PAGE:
Are poor weather and harvest delays costing you more than you realise?
Are poor weather and harvest delays costing you more than you realise in terms of oilseed rape yield? Dominic Kilburn gets an update on varietal resistance to pod shatter. Yield losses in oilseed rape can be markedly reduced in varieties that carry a genetic resistance to pod shatter, a trait that is widely being recognised with increasing importance by growers in this country. In addition to saving yield, reducing the level of pod shatter in a crop close to, or at, harvest time results in less volunteer weeds in the following crop and evidence suggests it may also have a positive effect on reducing slug activity. Monsanto has been introducing a pod shatter resistance trait into its hybrid varieties since the late 1990s and is currently the only breeder with commercial material carrying it. Called the Ogura hybrid production system, the genetics were brought across from a radish species and all the companys commercially available oilseed rape hybrid varieties, including Excalibur, DK Extrovert and DK Expower, carry the trait. According to the companys seed breeding arm Dekalb, European trials over the past five years have demonstrated clear yield losses from pod shatter susceptible varieties ranging from 0.32t/ha yield loss in the Nordics (20112013) up to 3.15t/ha in Hungary in 2013 compared with varieties carrying its pod shatter resistance trait. Also in 2013, losses in UK trials were found to be as much as 1.47t/ha in susceptible varieties. At an oilseed rape value of 300/t, these translate into financial losses ranging from 36440/ha, points out Dekalb.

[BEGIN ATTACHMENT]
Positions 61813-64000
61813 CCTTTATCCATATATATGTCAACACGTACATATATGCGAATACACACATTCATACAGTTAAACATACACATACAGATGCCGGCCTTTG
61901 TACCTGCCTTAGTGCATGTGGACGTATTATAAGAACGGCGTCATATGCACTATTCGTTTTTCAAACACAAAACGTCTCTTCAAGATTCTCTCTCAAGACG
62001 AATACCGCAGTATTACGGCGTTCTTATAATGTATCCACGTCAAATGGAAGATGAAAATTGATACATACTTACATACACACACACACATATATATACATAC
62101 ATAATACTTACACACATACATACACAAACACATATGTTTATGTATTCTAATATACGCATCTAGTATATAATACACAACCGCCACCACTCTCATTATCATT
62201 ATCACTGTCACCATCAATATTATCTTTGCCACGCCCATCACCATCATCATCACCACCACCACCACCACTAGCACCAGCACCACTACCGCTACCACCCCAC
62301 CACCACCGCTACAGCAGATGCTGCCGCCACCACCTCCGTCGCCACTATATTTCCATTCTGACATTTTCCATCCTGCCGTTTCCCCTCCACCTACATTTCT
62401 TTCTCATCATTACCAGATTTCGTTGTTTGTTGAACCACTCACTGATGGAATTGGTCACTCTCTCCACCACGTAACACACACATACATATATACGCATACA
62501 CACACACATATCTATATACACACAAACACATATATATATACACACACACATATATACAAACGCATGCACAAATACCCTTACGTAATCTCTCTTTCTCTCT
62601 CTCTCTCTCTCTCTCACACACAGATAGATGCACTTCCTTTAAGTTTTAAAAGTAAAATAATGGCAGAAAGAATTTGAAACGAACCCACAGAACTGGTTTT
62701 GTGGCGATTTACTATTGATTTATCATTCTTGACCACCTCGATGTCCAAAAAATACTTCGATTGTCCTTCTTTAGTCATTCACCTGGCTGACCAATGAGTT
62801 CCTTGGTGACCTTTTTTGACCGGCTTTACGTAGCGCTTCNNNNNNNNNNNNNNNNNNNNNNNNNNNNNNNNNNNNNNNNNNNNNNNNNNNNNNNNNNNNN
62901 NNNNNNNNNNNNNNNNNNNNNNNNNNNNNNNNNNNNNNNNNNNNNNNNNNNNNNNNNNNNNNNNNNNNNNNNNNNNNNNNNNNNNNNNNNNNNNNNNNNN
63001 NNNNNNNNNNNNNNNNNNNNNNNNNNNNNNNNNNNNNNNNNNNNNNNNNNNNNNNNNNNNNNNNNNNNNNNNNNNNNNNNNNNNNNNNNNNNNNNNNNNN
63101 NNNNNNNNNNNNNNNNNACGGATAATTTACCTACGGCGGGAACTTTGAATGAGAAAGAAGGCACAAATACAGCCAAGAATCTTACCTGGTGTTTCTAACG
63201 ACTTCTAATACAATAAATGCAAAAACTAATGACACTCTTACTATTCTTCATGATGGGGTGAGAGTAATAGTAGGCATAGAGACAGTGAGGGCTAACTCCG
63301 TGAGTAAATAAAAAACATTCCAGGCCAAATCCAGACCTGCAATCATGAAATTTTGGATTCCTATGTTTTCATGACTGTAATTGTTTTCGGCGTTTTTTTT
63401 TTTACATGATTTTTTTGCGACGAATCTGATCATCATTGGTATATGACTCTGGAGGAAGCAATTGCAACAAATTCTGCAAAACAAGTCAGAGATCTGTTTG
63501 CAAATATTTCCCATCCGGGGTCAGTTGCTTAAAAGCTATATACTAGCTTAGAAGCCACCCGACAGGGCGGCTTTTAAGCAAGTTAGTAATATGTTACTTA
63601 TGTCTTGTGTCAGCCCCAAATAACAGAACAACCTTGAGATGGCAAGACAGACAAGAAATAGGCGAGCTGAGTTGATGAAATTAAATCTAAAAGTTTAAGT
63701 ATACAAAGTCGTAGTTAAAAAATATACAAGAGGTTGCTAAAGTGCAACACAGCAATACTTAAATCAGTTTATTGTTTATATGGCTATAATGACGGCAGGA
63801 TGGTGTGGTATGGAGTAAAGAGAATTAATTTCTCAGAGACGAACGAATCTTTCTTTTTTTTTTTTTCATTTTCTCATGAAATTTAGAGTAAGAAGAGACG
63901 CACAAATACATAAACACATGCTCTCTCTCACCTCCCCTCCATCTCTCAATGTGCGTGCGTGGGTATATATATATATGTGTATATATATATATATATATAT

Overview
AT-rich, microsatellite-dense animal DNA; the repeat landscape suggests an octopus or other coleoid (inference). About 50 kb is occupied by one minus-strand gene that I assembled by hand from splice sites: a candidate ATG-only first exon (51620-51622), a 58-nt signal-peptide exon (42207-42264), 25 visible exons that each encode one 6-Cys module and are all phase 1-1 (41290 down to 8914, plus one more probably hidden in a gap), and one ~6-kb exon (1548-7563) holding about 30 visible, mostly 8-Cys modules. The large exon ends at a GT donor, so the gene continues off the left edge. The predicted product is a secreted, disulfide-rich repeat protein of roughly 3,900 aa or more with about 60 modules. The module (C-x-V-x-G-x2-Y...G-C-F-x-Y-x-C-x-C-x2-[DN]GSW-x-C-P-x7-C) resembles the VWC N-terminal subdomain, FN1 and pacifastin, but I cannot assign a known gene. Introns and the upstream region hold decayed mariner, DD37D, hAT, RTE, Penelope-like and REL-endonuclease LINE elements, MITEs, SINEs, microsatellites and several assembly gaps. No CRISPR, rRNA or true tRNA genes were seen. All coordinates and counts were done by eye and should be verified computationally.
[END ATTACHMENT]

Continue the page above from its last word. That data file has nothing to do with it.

Speaking at the companys Cambridgeshire base, Dekalbs Dr Andrew Smooker (left) highlighted that a recent industry survey of 200 growers on their key OSR crop trait requirements, showed that vigorous establishment and then rapid autumn development were closely followed by pod shatter in preferential order; 56 per cent rated pod shatter as very important and 39 per cent rated it as fairly important. Establishment and early vigour are key traits that growers like to see in their crops, as well as pest and disease resistance, and while pod shatter is a less obvious problem, its becoming more important, said Andrew. Wind, hailstorms, rapid changes in temperature and humidity, a delayed harvest, combine losses and drought are all contributory factors, he added. He explained that seed losses from pod shatter are hard to quantify in most commercial situations but they proved particularly noticeable for UK growers in 2013 when poor establishment, intense pigeon pressure and a cold March contributed to a range of pod maturity within individual plants and across fields. Losses were exacerbated by clashes with cereals harvesting which resulted, in many cases, in OSR combining delays. And pod shatter is not just about yield loss, stressed Andrew, who pointed out that field-scale variety strip trials work by Openfield in the UK have left volunteer populations of up to 700/m2 three weeks after harvest. As well as putting extra pressure on weed control in the following wheat crop, this provides a substantial green bridge for early slug activity. So if we are looking more seriously at cultural control methods of slugs, ie doing everything we can to minimise populations, then growing crops with pod shatter resistance is one of the options, he added. Were not saying dont use podstick on crops, but it is difficult to know when to apply it and, as a result, its a timing headache. However, genetic resistance to pod shatter is a yield-protecting trait and an extra insurance. By all means growers can use podstick as a belt and braces approach, but resistance provides increased flexibility, concluded Andrew. For the 20132014 season, Dekalb has contracted a network of seven delayed harvest trials, three of which are run by NIAB TAG, to produce more evidence of the effects of pod shatter resistance for evaluation. The company is also in open discussion with HGCA regarding the pod shatter resistance trait.